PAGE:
Autism Research lectures bring together scientists and scholars to discuss diverse and important topics related to autism.
On 30 September 2015, Takao Hensch discussed the biological bases of critical periods in brain development. Mechanisms that open and close windows of plasticity (E/I balance and molecular brakes, respectively) have been implicated in autism, suggesting mistimed maturational processes that can be strategically rescued at the circuit level.
His talk was part of the Simons Foundation Autism Research lecture series.
Maturing neural circuits are dramatically shaped by the environment during windows of increased plasticity, but the timing of these ‘critical periods’ varies across brain regions, and plasticity declines with age.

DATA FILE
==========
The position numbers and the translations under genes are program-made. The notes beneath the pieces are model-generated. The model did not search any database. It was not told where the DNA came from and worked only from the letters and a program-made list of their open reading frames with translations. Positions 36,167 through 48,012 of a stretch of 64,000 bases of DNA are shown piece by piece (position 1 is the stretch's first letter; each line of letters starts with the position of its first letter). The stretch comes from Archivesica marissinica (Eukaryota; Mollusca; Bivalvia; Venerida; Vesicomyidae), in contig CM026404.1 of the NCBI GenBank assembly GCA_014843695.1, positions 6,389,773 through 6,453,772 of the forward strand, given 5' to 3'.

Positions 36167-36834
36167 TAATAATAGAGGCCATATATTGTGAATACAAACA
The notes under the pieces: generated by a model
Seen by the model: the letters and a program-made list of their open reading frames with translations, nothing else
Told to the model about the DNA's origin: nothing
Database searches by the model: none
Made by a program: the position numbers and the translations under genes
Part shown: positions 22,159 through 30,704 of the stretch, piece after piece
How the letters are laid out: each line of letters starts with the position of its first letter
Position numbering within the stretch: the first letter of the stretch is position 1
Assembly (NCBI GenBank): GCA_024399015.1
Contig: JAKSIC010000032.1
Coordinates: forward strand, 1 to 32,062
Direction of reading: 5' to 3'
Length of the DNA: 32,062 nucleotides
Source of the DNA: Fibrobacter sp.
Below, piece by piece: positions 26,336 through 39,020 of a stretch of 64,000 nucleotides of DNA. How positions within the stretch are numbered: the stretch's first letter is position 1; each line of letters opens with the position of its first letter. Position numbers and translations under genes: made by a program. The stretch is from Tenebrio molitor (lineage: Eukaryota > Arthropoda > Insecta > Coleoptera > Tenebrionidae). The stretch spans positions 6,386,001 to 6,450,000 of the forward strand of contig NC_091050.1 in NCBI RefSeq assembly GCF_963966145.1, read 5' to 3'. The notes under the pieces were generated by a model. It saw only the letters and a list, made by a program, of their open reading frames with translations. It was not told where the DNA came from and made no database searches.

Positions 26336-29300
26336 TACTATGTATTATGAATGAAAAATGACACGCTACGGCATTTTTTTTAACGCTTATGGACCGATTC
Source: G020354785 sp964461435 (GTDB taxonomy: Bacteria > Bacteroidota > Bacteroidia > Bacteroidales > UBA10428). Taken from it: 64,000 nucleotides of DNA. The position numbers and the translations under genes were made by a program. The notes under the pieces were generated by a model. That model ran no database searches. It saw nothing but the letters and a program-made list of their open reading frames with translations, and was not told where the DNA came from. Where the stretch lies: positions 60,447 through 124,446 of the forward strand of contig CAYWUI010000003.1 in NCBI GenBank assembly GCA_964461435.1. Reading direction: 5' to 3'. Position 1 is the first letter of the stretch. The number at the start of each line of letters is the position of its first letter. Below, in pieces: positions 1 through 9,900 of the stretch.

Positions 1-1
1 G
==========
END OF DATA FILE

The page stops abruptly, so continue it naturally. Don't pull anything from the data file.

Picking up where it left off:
Focusing on cellular/molecular mechanisms underlying these developmental trajectories, Dr. Hensch discussed specific events that control the onset and closure of critical periods. Maturation of excitatory-inhibitory (E/I) circuit balance triggers plasticity, which ends when molecular brake-like factors emerge to stabilize adult networks. Targeting specific GABA circuits using pharmacological or genetic manipulations can either accelerate or delay the onset of plasticity, and lifting the molecular brakes can reopen windows of circuit rewiring. Implications for autism spectrum disorder etiology and potential therapeutic strategies were also discussed.